“For certainly God was in Christ, reconciling the world to himself, not charging them with their sins. And he has placed in us the Word of reconciliation. Therefore, we are ambassadors for Christ, so that God is exhorting through us. We beseech you for Christ: be reconciled to God. For God made him who did not know sin to be sin for us, so that we might become the justice of God in him.” 2 Corinthians 5:19-21



Catholic Diocese of Hong Kong Brings in 3,500 New Catholics This Easter Season

Catholic Diocese of Hong Kong Brings in 3,500 New Catholics This Easter Season

I originally saw this article posted on Joyful Papist

We’re blessed to have courageous Catholics in that region. The Diocese of Hong Kong has experienced a few rough encounters while trying to promote human rights in the past decade. This story reminds me of the early Apostles!


Urbi et Orbi Blessing from Pope Benedict

At 12Noon on Easter and Christmas Day, the Pope delivers the Urbi et Orbi(to the City and to the World) blessing. The actual blessing begins at minute 18:52 in the video.

Before the blessing, the Pope addressed the world and spoke on current human rights issues including those in Israel, Palestine, Syria, South Sudan, and the Great Lakes Region of Africa.

Plenary Indulgence: Those who are in a state of grace, meaning without mortal sin, are prayerfully granted a plenary indulgence, which is the remission of sins and time in purgatory. The word indulgence comes from Isiah 61:1 where in Latin is says “indulgentiam” meaning “release from captivity.” (Catholic Encyclopedia). It is NOT a permission to commit sin, and is not the evil and invalid indulgences as issued by corrupt officials in the Church many centuries ago.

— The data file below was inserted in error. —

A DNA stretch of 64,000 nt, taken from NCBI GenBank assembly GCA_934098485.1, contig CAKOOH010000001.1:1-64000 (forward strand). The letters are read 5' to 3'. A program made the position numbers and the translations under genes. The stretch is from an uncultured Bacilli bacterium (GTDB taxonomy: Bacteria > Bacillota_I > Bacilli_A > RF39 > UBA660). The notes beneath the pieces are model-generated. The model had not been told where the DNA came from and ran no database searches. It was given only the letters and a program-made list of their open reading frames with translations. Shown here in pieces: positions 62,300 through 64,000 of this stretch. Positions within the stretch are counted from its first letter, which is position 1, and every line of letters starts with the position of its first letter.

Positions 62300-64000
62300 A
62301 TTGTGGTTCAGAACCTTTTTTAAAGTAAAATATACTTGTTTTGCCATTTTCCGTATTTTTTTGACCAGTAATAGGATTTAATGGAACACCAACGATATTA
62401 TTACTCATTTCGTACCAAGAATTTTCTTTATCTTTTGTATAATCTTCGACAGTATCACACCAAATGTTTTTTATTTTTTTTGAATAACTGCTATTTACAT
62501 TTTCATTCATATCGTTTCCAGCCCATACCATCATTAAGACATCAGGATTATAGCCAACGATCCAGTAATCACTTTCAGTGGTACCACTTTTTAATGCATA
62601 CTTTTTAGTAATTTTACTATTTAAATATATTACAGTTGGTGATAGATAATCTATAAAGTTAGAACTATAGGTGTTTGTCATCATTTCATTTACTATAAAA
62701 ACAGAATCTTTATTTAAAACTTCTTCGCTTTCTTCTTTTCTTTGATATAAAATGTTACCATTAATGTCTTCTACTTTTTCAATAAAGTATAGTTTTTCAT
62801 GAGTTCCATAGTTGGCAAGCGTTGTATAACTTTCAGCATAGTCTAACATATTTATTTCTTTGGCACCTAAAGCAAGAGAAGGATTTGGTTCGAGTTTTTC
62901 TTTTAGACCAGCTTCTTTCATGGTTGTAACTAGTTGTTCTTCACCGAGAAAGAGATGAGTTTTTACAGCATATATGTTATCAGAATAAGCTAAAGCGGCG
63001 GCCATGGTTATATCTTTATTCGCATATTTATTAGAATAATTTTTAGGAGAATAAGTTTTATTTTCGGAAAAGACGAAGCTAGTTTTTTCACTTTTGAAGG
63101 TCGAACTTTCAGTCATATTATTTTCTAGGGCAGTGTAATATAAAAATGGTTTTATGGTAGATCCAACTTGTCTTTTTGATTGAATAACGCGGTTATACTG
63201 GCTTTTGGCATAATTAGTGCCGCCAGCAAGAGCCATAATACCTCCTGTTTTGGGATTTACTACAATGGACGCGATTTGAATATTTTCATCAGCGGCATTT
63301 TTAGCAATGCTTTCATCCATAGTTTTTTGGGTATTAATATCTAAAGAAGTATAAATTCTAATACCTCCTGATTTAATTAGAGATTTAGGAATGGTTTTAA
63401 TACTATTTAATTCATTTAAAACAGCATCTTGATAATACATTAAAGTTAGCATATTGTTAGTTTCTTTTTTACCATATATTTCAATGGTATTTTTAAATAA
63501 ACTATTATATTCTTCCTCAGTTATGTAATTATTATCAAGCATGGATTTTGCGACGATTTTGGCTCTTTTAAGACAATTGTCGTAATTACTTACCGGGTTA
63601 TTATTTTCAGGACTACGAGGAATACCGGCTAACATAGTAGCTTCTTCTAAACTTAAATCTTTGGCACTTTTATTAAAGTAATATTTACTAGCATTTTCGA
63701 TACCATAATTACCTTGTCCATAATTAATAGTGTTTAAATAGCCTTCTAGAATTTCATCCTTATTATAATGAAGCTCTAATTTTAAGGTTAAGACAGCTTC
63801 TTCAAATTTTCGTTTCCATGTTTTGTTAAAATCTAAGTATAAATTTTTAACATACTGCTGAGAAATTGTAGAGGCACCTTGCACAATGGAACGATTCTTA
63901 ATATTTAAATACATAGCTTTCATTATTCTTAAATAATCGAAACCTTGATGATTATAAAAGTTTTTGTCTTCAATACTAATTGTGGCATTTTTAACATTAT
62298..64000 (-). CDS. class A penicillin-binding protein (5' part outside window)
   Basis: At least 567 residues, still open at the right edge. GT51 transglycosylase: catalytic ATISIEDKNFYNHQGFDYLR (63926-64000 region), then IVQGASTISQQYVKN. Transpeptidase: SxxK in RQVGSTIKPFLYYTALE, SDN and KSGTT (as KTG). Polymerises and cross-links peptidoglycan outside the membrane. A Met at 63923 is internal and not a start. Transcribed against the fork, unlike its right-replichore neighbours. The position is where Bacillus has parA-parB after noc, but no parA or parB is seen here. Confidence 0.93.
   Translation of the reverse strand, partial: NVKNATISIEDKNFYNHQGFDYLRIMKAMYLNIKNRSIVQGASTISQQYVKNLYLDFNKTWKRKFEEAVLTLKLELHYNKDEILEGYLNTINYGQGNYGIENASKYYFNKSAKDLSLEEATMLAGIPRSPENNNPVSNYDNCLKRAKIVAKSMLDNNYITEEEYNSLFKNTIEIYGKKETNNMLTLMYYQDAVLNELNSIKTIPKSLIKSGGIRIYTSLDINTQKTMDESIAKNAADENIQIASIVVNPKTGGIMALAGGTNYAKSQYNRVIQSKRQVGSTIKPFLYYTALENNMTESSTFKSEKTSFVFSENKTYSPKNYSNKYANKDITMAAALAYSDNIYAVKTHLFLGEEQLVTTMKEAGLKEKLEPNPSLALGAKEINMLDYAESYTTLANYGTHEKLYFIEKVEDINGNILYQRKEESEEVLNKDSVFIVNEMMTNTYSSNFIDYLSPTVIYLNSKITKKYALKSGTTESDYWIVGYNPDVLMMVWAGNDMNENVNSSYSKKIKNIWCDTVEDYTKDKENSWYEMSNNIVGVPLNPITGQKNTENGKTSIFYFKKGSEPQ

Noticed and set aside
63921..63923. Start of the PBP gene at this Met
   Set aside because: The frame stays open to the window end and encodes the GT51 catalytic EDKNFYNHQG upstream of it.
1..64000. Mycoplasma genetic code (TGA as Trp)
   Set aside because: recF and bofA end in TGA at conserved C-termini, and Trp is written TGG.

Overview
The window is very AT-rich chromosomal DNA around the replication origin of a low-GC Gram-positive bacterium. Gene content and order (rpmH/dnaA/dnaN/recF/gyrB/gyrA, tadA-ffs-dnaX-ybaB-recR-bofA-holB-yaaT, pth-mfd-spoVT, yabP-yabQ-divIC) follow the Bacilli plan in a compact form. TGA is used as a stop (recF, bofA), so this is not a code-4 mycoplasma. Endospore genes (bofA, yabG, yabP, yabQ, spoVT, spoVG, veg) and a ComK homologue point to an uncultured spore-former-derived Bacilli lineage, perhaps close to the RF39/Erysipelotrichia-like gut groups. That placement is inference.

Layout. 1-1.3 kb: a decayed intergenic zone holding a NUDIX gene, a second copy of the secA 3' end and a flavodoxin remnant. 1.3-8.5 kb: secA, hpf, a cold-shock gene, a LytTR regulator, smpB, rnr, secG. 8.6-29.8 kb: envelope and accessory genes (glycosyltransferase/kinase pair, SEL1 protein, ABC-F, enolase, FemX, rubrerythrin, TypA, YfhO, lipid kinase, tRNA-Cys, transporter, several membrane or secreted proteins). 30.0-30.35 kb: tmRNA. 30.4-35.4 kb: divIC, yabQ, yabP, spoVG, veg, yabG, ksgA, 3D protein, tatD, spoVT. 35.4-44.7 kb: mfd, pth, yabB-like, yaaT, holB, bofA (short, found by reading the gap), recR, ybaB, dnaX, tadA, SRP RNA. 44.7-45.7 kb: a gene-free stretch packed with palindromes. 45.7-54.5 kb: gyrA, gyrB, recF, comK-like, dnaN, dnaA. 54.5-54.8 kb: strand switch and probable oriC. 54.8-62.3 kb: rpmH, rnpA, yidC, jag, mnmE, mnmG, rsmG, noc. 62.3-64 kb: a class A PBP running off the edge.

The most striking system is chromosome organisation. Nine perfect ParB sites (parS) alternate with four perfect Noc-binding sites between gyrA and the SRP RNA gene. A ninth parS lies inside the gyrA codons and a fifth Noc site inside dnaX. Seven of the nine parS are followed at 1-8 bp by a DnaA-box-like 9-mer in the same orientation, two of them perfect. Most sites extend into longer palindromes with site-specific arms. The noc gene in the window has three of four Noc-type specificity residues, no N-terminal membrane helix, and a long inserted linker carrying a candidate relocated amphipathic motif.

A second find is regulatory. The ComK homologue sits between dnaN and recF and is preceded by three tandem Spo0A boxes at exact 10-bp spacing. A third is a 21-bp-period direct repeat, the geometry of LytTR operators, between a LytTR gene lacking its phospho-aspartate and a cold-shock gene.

Urbi et Orbi in English:
May the Holy Apostles Peter and Paul, in whose power and authority we have confidence, intercede on our behalf to the Lord. -Amen

Through the prayers and merits of the Blessed Mary Continue reading

Easter Vigil – A Transformation from Darkness to Light

The joy of the Risen Christ be with you all!

Today, we celebrate light returning to the world. Christ is risen! All 400,000 Catholic Churches throughout the world celebrate this joyful occasion following all of the sacred traditions exactly the same. Mass begins in darkness until Christ is proclaimed risen from the dead, then after scriptural readings, the catechumen (those awaiting Baptism and Confirmation) will be brought into fullness of Christ’s Church.

Service of Light

The altar is bare and the lights are turned off. Mass begins in total darkness and everyone holds an unlit white candle. A single flame is lit outside of the church. The Paschal(Easter) Candle is lit and is brought into the Church while the Exsultet (Easter Proclamation) is sung.

Rejoice, heavenly powers! Sing, choirs of angels!
Exult, all creation around God’s throne!
Jesus Christ, our King, is risen!
Sound the trumpet of salvation!

Then, each member of the congregation lights his or her candle from the flame of the Paschal Candle. The Church often has a few altar servers and ushers who light their white candle from the Paschal flame and ask those around them to pass the flame on.


Liturgy of the Word 

Seven readings from the Old Testament, each followed by a Psalm

Gloria(which was not sung during all of Lent)

Continue reading